The CDC's Task Force on Community Preventive Services calls for "interventions with onsite, reduced cost, and actively promoted influenza vaccinations, implemented alone or as part of a multi-component intervention, based on sufficient evidence of their effectiveness in increasing influenza vaccination coverage among workers in worksites."
Influenza can seriously impact your workplace—adversely affecting the lives of employees and taking its toll on productivity.
Much is at stake. The Centers for Disease Control and Prevention (CDC) estimates that, each year in the United States, approximately 5 - 20% of the population gets influenza (commonly known as the flu) and 226,000 people are hospitalized with flu-related complications.
Depending on disease severity of the viruses circulating during flu season, the annual number of deaths can range from a low of about 3,000 to a high of about 49,000 people. In fact, because every case of the flu can lead to serious complications, CDC has expanded its recommendations for annual influenza vaccination to everyone in the U.S. six months of age and older.
Prevention of the flu in the workplace is one example in which employers can take an active role in promoting the health of their workforce. Although 70% of the nation’s major employers hold annual influenza clinics, only about 15% of the population receive their flu immunization at non-traditional settings, such as the work place. That’s considerably lower than the 80% rate recommended for the general population by Healthy People 2020, an initiative of the U.S. Department of Health and Human Services that identifies the most significant objectives to keep the nation healthy.
The CDC estimates that influenza costs $6.2 billion in lost productivity, not to mention $10.4 billion in direct medical costs. Factoring in work absences and other variables, the total estimated economic burden is $87.1 billion.
Among adults 18-64 years of age, influenza causes the following each year:
200 million days of diminished productivity;
100 million days of bed disability;
75 million days of work absences; and
22 million visits to healthcare providers.
With so much evidence pointing to the value of influenza vaccination, why do participation rates in worksite programs continue to be so low? Many workers—some at the highest levels of management—are probably unaware of how important immunization can be to their health and the health of their business. Additionally, companies may not have the time or expertise to address how flu-related absenteeism and associated costs are affecting their business to show a return on investment (ROI) for immunization programs.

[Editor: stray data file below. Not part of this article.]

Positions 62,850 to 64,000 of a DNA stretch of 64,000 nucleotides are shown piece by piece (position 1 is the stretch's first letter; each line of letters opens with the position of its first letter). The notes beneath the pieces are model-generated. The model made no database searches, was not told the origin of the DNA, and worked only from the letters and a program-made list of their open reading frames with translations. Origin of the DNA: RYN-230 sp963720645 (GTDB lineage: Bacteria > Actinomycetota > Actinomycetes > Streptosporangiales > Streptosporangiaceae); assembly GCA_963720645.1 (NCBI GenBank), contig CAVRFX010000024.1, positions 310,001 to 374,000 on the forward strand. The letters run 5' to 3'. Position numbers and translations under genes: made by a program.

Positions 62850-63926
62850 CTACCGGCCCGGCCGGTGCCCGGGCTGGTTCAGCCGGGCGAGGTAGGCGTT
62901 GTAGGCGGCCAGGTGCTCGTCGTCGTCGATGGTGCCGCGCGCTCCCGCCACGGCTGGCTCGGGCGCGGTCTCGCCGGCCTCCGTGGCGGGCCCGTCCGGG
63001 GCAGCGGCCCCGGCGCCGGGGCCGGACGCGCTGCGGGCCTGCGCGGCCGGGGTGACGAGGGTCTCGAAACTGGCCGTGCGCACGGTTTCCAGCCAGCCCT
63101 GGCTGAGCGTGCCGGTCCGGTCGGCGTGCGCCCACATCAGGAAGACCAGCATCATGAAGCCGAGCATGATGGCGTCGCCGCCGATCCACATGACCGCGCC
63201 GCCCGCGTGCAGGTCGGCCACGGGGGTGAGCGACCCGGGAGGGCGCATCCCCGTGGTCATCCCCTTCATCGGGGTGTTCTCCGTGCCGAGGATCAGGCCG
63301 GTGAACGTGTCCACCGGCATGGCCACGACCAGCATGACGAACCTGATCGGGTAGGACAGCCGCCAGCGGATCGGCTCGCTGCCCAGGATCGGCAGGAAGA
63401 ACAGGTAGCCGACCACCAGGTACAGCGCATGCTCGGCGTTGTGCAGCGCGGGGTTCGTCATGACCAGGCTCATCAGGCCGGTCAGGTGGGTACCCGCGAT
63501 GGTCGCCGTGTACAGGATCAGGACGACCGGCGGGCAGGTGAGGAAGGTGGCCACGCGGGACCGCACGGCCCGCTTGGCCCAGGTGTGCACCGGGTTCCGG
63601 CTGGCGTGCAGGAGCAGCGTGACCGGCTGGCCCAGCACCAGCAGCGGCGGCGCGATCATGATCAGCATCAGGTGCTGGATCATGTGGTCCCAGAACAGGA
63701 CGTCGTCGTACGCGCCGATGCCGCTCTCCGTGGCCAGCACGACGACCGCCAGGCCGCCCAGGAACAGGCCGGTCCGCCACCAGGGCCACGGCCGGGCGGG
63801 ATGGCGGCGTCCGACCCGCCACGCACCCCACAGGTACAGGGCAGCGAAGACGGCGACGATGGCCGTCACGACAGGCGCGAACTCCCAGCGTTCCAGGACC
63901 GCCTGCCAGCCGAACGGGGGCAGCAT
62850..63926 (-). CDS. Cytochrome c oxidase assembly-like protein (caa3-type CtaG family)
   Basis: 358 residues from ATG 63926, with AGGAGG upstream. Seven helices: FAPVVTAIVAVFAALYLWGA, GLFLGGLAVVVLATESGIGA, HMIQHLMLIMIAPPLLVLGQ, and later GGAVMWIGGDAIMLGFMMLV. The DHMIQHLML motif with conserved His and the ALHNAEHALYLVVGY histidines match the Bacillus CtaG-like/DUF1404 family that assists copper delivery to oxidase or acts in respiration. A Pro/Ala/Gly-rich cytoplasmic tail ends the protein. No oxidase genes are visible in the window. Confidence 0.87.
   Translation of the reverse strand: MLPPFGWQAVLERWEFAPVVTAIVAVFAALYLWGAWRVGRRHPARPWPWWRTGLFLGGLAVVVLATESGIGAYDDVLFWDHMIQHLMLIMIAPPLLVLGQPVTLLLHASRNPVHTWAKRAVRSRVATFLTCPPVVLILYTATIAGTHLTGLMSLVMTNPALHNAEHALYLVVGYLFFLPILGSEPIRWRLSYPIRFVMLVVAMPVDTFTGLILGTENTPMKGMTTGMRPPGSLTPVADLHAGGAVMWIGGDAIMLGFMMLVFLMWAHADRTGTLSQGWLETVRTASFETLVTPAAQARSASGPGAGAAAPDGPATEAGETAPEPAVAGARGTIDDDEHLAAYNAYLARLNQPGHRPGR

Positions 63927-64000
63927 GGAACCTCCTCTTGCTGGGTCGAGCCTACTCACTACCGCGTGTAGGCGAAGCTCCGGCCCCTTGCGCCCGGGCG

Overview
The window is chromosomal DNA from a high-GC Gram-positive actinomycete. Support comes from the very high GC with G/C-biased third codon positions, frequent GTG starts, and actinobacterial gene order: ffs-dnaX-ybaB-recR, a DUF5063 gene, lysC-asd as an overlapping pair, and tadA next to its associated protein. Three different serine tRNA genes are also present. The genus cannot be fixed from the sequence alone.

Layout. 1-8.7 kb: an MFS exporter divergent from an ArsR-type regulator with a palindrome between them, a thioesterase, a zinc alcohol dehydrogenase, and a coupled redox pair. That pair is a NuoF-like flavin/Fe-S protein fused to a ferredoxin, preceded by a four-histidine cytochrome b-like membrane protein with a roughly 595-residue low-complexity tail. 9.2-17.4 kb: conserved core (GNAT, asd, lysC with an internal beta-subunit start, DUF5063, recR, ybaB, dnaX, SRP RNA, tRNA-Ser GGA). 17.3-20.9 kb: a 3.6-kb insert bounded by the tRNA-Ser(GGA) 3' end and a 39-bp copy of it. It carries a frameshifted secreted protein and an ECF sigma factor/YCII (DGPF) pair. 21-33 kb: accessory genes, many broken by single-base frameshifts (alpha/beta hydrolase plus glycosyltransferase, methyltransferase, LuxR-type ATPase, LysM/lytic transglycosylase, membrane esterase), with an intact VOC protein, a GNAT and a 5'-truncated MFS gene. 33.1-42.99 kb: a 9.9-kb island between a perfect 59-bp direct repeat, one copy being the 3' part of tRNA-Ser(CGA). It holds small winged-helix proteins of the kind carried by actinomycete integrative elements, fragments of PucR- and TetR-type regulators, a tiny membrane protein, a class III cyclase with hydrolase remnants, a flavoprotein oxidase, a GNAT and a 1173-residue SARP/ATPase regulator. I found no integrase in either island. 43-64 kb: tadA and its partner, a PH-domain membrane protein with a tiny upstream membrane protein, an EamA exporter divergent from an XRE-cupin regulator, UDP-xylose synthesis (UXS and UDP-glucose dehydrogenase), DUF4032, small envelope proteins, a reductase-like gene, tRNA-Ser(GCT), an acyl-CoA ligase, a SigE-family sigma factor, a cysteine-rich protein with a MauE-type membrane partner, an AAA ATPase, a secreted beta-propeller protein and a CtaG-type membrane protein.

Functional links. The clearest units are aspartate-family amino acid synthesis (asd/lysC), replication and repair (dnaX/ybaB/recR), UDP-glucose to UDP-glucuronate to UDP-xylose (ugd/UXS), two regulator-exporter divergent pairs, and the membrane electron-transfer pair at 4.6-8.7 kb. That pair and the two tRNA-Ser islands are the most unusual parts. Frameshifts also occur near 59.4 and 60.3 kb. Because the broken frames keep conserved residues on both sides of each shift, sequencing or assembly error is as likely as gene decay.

Employers must now step up their efforts to start an on-site flu immunization program or increase employee participation in an existing one. To provide employers with additional resources to accomplish this endeavor, Partnership for Prevention (Partnership) has developed this report, Give Productivity a Shot in the Arm: How Influenza Immunization Can Enhance Your Bottom Line. It presents the business case for worksite flu immunization programs; explains barriers to participation and effective approaches for overcoming those barriers; and lays out strategies and tools for establishing a program or strengthening an existing one.
Specifically, the report details the importance of engaging in long-range planning. This includes setting program goals, involving senior management, and developing a detailed communications strategy to educate employees about flu vaccination and dispel common myths.
In addition to long-range planning, evaluation is also crucial to establish or enhance a worksite flu program. Evaluation allows program managers to determine baseline utilization rates and set appropriate goals, as well as gauge the effectiveness and quality of the program.
One of the many benefits of a worksite flu program is overall cost savings, which can be shown through ROI calculation. Determining your ROI is a tailored process that takes into account the characteristics of your organization. Some objectives to measure include: rates of absenteeism, reduced productivity, direct health savings, and employee engagement. Determining your ROI can help create a sound business case for your worksite flu program.
Recent research and employers’ experience has led to the development of best practices for increasing participation in on-site flu immunization programs. These best practices emphasize the importance of convenience, education, communication, and providing incentives. Collaboration among departments and the involvement of senior management is vital to the success of the program. The case studies provided throughout this report illustrate how best practices are used in everyday settings.
Protecting the health and safety of employees, as well as safeguarding the company’s bottom line, are ample reasons to take advantage of the numerous resources provided in this report